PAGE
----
Lorna Shapiro at Quilters Dream Fabrics has a fun fall challenge. She put together packages of fabrics in attractive color palettes to be used in a quilting project. All of us (15 in total) who bought the packages will meet and display our finished projects at the end of October at Lorna's shop. Our only criteria to follow were to use some of each fabric, declare a shape of which we were to use in our design only 3 times, and to make a people quilt or wall hanging-type quilt. My personal challenge is to use the same design as Surfacing, modified a little, and to fuse the pieces to a whole cloth and embellish using the decorative stitches on my machine.
Didn't get accepted into the fall exhibit at Visions. I was a little disappointed but not totally surprised. I know there were many submissions. This will spur me on to improve the photography of my pieces as this is the only way that the jury can evaluate an entry. My collection of work is growing so I also need to explore how and where to show my work closer to home. Here is a detail shot with some daisies added!
I have been focusing my energy on a silk piece to submit to Visions Art Museum for their fall exhibition. It is a juried show so won't know till Sept. 1 if it is accepted. The registration is in, the piece is finished and I am happy with how it turned out. It was a lot of work as I decided to do mostly handwork on it. I will figure out how to get it to California if and when I need to! It is bigger than my usual pieces, 18 by 47 inches. As usual I learn something from every project I do. I am enjoying the silk batting for its' lightness of loft and ease of stitching. I also purchased a leather thimble which saved my fingertips!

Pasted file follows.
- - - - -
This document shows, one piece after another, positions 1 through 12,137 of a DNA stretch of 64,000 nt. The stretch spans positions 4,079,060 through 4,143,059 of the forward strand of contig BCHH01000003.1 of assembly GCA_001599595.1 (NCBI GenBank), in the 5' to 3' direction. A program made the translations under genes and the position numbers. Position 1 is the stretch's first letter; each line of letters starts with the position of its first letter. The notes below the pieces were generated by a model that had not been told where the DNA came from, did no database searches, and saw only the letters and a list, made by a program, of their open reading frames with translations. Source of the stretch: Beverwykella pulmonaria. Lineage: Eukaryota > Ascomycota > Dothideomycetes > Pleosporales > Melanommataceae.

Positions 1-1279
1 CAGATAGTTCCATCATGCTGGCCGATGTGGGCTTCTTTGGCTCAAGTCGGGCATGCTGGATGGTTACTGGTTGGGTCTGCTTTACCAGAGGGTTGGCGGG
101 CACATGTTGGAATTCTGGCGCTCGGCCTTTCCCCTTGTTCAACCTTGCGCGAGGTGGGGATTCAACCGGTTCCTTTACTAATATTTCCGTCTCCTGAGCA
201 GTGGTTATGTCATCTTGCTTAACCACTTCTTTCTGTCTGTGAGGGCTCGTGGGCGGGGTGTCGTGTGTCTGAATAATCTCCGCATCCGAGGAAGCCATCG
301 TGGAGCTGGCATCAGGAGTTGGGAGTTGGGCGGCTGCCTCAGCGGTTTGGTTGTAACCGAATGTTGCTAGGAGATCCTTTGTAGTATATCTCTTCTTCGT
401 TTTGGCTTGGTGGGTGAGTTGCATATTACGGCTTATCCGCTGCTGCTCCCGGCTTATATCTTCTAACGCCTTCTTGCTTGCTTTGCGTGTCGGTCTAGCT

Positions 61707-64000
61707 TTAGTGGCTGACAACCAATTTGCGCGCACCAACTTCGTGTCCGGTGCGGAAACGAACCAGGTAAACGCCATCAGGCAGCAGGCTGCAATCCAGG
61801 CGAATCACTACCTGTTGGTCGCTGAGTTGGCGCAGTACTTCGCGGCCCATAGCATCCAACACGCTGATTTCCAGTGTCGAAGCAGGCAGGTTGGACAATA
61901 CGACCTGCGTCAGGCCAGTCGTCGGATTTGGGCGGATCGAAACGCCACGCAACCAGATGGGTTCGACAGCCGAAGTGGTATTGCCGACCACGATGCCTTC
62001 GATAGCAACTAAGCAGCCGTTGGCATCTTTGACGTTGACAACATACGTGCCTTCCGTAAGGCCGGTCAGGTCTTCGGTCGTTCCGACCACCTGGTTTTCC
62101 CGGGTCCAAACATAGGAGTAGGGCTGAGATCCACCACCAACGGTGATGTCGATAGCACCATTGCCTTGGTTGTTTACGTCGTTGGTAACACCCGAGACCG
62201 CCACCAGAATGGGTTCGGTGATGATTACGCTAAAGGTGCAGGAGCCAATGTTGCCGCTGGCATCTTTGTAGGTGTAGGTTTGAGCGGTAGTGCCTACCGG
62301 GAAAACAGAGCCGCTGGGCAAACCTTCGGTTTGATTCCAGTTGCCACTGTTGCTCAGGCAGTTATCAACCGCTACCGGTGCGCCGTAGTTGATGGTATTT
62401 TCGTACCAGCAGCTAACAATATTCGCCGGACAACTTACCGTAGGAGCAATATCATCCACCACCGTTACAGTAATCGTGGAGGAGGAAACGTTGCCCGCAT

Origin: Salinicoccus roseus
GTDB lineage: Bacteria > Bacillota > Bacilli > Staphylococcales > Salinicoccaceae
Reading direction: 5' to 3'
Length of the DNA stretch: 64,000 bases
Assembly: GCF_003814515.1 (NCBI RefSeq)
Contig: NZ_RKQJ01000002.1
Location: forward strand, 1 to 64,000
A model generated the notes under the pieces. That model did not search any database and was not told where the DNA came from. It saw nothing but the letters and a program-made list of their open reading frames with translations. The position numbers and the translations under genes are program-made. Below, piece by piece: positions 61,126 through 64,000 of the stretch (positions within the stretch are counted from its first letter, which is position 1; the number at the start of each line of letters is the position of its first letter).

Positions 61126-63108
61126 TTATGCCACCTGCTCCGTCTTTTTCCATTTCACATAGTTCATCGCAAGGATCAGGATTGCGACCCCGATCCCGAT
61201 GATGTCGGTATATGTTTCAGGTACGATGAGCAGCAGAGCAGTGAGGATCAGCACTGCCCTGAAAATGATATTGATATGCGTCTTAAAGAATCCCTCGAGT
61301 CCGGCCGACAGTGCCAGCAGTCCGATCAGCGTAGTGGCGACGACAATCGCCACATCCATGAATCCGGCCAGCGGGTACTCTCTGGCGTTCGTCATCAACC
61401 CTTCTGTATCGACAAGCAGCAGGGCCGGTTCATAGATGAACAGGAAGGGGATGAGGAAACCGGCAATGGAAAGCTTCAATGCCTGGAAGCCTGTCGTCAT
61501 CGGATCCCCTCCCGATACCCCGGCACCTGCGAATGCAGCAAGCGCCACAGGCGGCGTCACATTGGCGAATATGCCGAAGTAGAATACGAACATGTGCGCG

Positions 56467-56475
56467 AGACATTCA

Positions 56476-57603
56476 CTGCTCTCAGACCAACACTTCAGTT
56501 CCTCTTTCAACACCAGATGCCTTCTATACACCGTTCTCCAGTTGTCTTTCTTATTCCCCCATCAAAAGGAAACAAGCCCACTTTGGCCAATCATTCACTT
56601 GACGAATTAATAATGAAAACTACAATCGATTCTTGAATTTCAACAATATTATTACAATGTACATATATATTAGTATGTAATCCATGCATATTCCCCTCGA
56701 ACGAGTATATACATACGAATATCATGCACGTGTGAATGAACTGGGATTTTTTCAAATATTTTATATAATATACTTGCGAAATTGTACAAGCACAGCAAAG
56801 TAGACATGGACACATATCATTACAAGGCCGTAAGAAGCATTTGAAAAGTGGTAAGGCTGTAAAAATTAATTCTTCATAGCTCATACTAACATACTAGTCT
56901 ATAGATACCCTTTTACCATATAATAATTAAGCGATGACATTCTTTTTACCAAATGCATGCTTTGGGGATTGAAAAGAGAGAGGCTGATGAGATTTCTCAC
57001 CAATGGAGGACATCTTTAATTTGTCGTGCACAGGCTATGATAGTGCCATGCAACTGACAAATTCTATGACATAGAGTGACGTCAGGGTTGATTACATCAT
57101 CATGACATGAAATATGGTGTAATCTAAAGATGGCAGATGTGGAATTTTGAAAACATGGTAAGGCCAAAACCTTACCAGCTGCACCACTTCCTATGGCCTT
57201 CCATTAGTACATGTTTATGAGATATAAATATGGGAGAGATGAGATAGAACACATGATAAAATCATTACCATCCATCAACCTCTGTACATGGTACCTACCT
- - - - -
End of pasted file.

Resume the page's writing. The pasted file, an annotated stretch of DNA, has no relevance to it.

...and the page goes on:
Watched a documentary yesterday, The True Cost. It exposed some of the exploitation of garment industry workers in developing countries, and the pollution caused by the production of textiles. I knew that this was an issue but somehow having it in your face is shocking. Closer to home was a farmer in Texas who has switched to growing organic cotton. Her husband died young from a brain tumor most surely caused by the chemicals used on their large cotton plantation (her husband's doctor said he sees this type of tumor in men 40 to 55 who work in agriculture). I will be looking for organic cotton and checking my textile labels. Who knows, I might even start sewing clothes again......not likely, but I will keep shopping in consignment stores. Recycle!